General jurisdiction permits a court to exercise personal jurisdiction over a nonresident defendant when "that party can be called to answer any claim against her, regardless of whether the subject matter of the cause of action has any connection to the forum." Mellon Bank, 960 F.2d at 1221. General jurisdiction can even be exercised over non-forum related activities when the defendant has engaged in "systematic and continuous" activities in the forum state, see Helicopteros Nacionales de Colombia v. Hall, 466 U.S. 408, 414-16, 104 S.Ct. 1868, 80 L.Ed.2d 404 (1984). On the other hand, specific jurisdiction arises when the relationship between "the defendant, the cause of action, and the forum falls within the `minimum contacts' framework first announced in International Shoe Co. v. Washington, 326 U.S. 310, 66 S.Ct. 154, 90 L.Ed. 95 (1945), and later refined by the abundant progeny of that landmark case." Mellon Bank, 960 F.2d at 1221.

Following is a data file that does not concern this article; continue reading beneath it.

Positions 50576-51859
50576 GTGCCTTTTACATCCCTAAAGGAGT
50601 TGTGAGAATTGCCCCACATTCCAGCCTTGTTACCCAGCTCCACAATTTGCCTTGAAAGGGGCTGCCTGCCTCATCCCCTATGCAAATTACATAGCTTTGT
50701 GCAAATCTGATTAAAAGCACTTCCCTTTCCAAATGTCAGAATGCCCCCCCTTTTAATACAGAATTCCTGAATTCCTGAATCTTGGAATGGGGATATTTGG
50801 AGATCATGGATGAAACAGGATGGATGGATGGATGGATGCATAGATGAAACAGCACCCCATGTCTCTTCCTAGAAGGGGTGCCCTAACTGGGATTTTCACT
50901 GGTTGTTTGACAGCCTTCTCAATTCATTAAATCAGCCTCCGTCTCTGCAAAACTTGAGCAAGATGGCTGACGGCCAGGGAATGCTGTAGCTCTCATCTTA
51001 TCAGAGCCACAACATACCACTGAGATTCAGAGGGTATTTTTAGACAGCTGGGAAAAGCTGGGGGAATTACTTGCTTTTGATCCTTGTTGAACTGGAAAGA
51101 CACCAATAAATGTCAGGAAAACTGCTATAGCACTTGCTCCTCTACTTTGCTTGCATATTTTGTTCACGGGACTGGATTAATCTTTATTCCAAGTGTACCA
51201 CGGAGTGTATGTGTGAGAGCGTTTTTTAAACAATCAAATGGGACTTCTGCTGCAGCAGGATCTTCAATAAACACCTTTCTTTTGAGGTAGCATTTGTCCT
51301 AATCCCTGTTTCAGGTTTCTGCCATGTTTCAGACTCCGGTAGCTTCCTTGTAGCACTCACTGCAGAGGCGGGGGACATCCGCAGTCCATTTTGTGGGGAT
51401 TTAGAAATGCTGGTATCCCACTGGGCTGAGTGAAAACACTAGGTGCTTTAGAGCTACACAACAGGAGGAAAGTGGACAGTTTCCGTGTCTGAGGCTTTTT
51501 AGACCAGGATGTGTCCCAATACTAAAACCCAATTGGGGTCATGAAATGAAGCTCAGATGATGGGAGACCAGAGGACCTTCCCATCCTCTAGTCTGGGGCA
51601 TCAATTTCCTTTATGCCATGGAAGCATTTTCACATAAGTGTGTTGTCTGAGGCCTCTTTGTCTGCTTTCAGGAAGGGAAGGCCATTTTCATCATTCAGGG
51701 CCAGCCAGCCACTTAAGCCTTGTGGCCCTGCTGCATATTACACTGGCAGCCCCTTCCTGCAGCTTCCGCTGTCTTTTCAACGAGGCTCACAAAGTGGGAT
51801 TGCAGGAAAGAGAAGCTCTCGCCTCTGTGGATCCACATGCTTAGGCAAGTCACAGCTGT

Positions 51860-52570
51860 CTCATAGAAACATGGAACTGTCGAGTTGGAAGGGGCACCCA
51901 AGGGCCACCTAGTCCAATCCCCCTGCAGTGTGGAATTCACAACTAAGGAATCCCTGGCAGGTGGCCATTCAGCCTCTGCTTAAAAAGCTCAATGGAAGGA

We agree with the Defendant that general jurisdiction is clearly inapplicable in this case. General jurisdiction is normally invoked when a defendant has "systematic and continuous" contacts with the forum state, which include participating in a consecutive series of activities from within the forum state. In Helicopteros Nacionales, for example, the Court denied general jurisdiction, finding that the defendant did not have sufficient "systematic and continuous" contact with the forum state, although it had purchased millions of dollars worth of products, negotiated a contract and even trained employees from within the forum state. 466 U.S. at 418, 104 S.Ct. 1868. These contacts must be "so substantial and of such a nature as to justify suit against it on causes of action arising from dealings entirely distinct from those activities." International Shoe, 326 U.S. at 318, 66 S.Ct. 154. Although Plaintiff attempts to argue that the Defendant's activities on the Web which were nationally accessible amounted to "systematic and continuous contact" with Pennsylvania, they do not cite any cases supporting this proposition. If anything, the Third Circuit has consistently held that national publications do not constitute "continuous and substantial contacts" with the forum state. Gehling v. St. George's ...